The tradition of sending students abroad while in college has evolved substantially over the past several decades from educational travel during holiday breaks to substantial semester or year-long intensive programs of study. William Hoffa notes in his book A History of Study Abroad that any and all travel "has educational potential" regardless of its content or purpose. While there is no debate that an international experience has value, there is an emerging dialogue over what the ultimate goal or purpose of study abroad should be beyond mere exposure to cultures outside of one's culture of origin. Is exposure alone the ultimate goal? Does defining study abroad as global experience limit its value-added impact on key student outcomes? Does our traditional view of study abroad create a disconnect between academic, career and global activities for our students?
In an attempt to respond to these questions, many schools are looking at study abroad as an opportunity for career and academic integration versus a one dimensional global experience. This means that the goal for colleges and universities should be not only to increase the number of students who travel and/or take classes internationally, but also to examine the ways in which a meaningful global experience extends the knowledge gained in the classroom and prepares students to be global professionals upon graduation. Career integration means that academic, global and professional development experiences are provided as a coordinated effort to prepare students who are globally ready for both their professional and personal lives.
At first look, this may seem to be an idea without controversy. Why would anyone object to efforts that prepare students to be globally ready professionals and world-savvy citizens? Yet, a focus on career integration highlights the divide in the higher education community over whether education itself or employability is the ultimate goal of an undergraduate education. This dichotomy is perhaps fueled by the ongoing discussion of the cost of a college education and correlated measures that attempt to quantify the return on that investment. The significant attention being paid to the STEM fields (science, technology, engineering and math) has created a backlash in which the humanities-minded are defending the importance of the liberal arts and generalist education and are labeling the professional degrees as merely "job focused" or vocational in nature.
However, what is missing from this dialogue is a clear understanding of what employability requires, especially as we prepare students for what is clearly a global workplace. Skills that define students' employability include not only workplace skills (e.g., problem solving, decision making, conflict resolution) and academic knowledge (e.g., subject matter expertise), but also personal skills (e.g., initiative, integrity) and soft skills (e.g., communication, teamwork). Whether we are looking at global experience via study abroad, curriculum content through the choice of an academic major or professional development via internships, all aspects of the undergraduate education experience must work together to prepare the whole student to become a globally ready professional and world-savvy citizen. We diminish our students' abilities to understand, connect and communicate the ways in which what is learned inside the classroom connects with what is experienced outside of the classroom when we focus on the divide and don't take a more integrated approach.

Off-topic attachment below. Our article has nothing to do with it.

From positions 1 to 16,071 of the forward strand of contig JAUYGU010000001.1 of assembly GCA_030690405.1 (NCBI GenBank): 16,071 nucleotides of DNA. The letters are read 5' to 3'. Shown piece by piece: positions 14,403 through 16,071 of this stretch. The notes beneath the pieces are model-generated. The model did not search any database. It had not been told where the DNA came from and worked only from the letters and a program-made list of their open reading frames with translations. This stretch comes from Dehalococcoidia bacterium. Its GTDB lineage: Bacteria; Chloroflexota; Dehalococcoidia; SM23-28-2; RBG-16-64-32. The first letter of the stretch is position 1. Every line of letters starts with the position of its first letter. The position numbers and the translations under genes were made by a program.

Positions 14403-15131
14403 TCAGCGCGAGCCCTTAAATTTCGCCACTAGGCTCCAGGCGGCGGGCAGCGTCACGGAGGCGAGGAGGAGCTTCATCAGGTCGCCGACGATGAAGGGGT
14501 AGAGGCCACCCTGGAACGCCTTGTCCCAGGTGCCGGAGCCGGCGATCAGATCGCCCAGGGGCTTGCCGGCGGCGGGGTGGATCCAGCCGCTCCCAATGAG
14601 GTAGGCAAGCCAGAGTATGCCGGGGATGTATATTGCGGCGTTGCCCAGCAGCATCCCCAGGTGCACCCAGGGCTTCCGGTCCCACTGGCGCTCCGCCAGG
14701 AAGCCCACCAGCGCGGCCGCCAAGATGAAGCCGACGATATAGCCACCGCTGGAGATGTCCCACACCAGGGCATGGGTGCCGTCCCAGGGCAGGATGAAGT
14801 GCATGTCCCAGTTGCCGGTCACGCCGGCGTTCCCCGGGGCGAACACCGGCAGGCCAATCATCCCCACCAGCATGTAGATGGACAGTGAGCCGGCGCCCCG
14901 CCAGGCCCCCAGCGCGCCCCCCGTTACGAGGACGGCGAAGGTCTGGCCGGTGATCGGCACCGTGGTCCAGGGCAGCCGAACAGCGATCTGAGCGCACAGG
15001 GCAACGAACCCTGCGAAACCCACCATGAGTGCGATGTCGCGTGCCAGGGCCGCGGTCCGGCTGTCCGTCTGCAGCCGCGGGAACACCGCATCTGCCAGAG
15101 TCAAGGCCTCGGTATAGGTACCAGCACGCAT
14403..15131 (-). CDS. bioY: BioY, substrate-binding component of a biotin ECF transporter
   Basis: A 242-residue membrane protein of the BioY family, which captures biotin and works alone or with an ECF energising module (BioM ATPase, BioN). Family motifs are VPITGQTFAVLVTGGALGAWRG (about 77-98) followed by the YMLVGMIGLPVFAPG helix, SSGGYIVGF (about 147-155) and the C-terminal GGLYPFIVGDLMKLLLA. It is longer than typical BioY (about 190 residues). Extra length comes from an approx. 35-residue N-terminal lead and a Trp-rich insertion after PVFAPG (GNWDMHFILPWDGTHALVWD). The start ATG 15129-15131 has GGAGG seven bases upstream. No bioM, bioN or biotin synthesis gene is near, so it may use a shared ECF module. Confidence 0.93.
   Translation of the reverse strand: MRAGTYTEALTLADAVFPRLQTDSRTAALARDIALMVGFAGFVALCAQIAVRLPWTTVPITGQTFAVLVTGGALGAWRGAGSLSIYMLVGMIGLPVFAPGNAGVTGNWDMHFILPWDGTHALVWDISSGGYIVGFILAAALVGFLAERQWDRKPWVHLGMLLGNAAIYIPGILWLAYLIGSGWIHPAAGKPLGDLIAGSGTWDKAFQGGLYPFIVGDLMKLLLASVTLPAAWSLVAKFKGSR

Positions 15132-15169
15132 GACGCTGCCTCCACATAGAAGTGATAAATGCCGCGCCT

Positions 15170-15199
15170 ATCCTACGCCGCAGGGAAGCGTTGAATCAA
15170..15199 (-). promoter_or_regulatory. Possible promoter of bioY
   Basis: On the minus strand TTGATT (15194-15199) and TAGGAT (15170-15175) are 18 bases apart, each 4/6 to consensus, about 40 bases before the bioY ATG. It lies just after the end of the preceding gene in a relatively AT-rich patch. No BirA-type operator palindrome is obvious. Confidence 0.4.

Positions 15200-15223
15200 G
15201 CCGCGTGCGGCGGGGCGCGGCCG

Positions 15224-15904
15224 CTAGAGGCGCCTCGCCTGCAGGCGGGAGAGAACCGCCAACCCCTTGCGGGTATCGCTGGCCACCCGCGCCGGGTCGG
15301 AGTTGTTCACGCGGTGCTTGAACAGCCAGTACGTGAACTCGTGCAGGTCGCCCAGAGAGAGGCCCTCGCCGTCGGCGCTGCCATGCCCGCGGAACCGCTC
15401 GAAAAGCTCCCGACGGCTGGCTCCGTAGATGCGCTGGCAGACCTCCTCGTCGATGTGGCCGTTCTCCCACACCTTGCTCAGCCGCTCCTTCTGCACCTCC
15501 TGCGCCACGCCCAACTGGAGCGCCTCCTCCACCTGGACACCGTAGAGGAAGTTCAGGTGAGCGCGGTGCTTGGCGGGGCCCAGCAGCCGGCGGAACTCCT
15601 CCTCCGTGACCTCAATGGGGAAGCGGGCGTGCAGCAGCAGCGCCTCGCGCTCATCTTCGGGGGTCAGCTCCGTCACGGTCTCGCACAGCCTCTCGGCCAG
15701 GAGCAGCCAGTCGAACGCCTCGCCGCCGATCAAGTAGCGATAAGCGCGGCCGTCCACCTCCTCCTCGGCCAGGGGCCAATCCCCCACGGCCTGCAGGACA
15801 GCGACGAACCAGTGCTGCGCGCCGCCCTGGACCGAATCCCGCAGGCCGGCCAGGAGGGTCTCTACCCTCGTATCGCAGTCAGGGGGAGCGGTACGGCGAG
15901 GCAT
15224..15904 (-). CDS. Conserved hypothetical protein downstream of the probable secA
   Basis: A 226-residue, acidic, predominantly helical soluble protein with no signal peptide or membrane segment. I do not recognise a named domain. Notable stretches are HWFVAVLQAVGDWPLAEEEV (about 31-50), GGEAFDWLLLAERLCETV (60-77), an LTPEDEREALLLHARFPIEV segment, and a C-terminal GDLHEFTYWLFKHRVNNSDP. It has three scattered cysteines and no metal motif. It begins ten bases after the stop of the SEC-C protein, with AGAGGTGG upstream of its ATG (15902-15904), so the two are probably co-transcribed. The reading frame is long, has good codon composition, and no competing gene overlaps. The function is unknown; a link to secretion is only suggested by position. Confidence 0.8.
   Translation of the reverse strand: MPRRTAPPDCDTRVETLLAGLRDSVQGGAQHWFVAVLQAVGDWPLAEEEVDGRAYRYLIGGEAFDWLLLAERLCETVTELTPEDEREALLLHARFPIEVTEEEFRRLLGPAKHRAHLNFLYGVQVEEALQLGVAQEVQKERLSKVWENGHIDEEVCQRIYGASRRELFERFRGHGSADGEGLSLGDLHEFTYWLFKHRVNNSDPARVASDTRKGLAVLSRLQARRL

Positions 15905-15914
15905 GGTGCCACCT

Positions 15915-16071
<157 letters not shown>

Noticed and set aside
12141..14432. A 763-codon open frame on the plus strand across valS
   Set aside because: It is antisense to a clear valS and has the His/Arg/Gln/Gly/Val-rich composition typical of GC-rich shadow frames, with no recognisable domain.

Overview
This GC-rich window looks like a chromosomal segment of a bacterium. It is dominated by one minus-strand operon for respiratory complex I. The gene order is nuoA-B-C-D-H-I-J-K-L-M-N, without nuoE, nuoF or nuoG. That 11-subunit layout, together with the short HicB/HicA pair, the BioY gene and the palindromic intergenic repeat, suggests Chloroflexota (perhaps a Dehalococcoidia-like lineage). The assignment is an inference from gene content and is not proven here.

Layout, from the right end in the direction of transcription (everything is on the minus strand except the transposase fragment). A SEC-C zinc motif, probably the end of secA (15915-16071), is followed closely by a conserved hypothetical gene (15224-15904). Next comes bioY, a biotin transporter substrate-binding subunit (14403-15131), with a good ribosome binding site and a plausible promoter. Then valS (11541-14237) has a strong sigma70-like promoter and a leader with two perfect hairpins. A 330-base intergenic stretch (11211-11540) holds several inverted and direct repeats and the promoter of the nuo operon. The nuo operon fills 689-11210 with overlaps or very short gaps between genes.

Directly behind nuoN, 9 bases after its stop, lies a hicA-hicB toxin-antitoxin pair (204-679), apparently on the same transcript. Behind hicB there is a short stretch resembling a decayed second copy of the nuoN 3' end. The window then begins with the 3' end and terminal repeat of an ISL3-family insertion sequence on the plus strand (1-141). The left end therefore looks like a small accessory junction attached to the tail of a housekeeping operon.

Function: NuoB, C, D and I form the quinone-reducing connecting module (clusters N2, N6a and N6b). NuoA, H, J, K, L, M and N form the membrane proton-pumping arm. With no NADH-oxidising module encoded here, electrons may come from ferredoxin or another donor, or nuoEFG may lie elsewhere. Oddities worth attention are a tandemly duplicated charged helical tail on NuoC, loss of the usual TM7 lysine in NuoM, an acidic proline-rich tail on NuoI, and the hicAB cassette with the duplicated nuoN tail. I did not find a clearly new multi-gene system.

Thus, we must remove any and all stigmas associated with the word "employability" in our discussions of undergraduate educational outcomes. Regardless of one's academic major, each student will eventually be employed whether that is in the public, non-profit or private sector, or if they elect to become an entrepreneur or business owner. At Pitt Business, we have developed the Global Business Institute as a key part of an academic portfolio designed to integrate the classroom experience with international internships, service-learning opportunities and meaningful cultural experiences. Understanding the key drivers of global employability should not detract from the value of all aspects of undergraduate education. The better we become at providing an integrated set of academic, career and global experiences for our students, the more we will add value to both their immediate educational experiences and their lifelong professional endeavors.